For those who haven't been following the news, there has recently been more press about the lawsuit between the Competition Bureau and the Toronto Real Estate Board over access to information on the MLS service. Frankly, as a real estate agent who may also be selling her condo soon, I don't necessarily want the entire world to have access to comments about the condition of my unit, when I am home and instructions for my pets but that's still not my main issue with the public being able to access this information and list on their own.
In an industry where we are taught to give the utmost attention to ethical conduct, detail and accuracy in our listings and diligent research, we also hear the horror stories of what can happen if something goes wrong. We are trained to negotiate ethically and to also ensure that there is a proper paper trail of all conditions, waivers, amendments etc. to reduce any risk of a mistake. We also answer to an ethics council which ensure that we behave ethically while practising real estate. We also maintain insurance to protect us and our clients from errors and omissions. Even with all these measures, errors occur occasionally and in real estate, when one closing often depends on funds from another, an error or misunderstanding can set off a chain reaction affecting people who have never even hear of the original culprit or their property.
Picture this: Person A has a firm deal to Purchase the home of Person B. Person A waived their financing condition without speaking with their lender but as closing day approaches, they realize there may be a problem because the bank's appraisal of the property indicates that it is overvalued and Person A cannot fund the difference. If Person A and Person B both have agents, likely the agents will be in touch regarding the problem and will either renegotiate the price to satisfy both parties, or negotiate who will keep the deposit and allow Person B to re-list immediately in order to mitigate the damages. If there are no agents involved, things could get tricky. What if Person A just sends a letter to Person B (or worse, what if they avoid the issue?) asking to be released from the deal? How do they agree on what is fair? What if Person B doesn't learn of this until closing day and they are now unable to close on the house they purchased from Person C? As you can see, things get much more complicated without agents.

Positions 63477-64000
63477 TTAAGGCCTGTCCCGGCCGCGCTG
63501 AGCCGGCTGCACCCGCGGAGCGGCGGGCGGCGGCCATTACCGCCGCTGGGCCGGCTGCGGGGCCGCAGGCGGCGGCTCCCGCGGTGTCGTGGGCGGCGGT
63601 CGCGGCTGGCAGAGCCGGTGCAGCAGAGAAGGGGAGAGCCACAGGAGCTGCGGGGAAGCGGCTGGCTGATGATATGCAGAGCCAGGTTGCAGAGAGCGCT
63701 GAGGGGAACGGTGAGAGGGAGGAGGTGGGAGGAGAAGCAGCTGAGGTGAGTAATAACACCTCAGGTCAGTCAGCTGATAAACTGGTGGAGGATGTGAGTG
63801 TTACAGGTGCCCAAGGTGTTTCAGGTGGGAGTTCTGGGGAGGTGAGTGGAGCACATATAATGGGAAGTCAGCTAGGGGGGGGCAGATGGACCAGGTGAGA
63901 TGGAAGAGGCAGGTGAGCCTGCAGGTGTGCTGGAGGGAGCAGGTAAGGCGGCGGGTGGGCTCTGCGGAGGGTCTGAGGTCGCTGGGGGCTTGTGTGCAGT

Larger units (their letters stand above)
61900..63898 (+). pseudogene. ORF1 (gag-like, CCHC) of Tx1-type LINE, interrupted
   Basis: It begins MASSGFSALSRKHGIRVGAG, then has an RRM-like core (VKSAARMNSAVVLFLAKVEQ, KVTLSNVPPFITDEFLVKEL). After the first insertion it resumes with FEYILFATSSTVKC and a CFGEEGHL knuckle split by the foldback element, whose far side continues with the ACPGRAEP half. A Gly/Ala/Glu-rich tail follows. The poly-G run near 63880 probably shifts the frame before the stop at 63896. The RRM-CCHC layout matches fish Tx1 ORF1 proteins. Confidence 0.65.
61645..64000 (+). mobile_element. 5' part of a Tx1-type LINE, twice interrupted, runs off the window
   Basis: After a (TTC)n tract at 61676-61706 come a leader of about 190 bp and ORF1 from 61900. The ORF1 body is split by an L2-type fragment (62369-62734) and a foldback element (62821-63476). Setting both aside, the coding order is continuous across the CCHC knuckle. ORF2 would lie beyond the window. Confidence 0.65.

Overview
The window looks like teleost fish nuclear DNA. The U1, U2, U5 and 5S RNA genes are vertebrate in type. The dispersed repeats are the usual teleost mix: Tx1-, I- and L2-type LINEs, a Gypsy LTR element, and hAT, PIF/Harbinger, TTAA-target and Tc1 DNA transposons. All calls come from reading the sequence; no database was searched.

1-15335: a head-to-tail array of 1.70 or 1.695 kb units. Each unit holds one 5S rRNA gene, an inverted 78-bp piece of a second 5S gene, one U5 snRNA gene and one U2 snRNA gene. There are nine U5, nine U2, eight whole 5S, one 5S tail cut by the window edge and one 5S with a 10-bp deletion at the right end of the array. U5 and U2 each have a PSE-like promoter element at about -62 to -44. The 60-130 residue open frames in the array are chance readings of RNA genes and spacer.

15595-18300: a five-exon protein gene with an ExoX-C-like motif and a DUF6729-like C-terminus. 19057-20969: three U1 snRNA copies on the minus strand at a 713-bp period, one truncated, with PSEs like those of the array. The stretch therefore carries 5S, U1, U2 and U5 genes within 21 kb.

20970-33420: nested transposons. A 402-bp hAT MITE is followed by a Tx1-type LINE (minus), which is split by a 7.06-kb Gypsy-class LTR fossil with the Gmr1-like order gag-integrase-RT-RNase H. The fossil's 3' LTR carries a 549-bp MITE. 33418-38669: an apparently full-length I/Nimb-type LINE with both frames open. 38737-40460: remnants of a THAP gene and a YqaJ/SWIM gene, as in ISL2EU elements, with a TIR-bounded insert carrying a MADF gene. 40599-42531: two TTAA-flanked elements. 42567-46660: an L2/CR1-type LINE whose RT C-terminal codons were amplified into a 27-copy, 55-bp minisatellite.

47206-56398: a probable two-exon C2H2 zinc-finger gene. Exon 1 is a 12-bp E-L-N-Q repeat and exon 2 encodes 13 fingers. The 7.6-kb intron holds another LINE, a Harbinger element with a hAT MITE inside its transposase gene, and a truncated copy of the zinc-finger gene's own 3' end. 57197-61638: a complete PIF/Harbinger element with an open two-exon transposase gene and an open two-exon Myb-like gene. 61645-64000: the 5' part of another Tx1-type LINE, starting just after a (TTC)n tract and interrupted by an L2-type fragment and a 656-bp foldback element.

Without agents, how would a buyer ever know if an mls listing were accurate? Who would hold the sellers accountable for errors and omissions or would buyers be forced to pursue legal action for every minor hiccup at closing? In my experience, most buyers find it uncomfortable to view a house when the seller is home so how would they feel about negotiating directly over something so personal?
Sure, buyers could still use agents but those agents would still expect to be paid and if sellers decided not to, that would fall on the buyers. Nobody works for free. And would those sellers really be saving money when they negotiate directly with a buyer's agent who is both a skilled negotiator and not emotionally invested?
What about the discount brokerages who post to MLS but leave sellers on their own for the rest? Well, aside from the fact that I would need to deal with my own showings, many buyers don't want their agent to deal with someone whom they perceive to be cheap and difficult. I've had many buyers not even want to look at these properties because they sense an ugly negotiaion may result. There's also the question of how they respond to inquiries regarding their own listings. If you have already paid a brokerage a flat rate fee to post a listing, how motivated are they to answer questions or even return phone calls about your home from people who find the listing on MLS?
To me, my home is my largest investment. I don't object to people listing on their own but it would never consider listing my own home without the assistance of a Real Estate Agent. Here's a video which outlines some of the many ways we can help: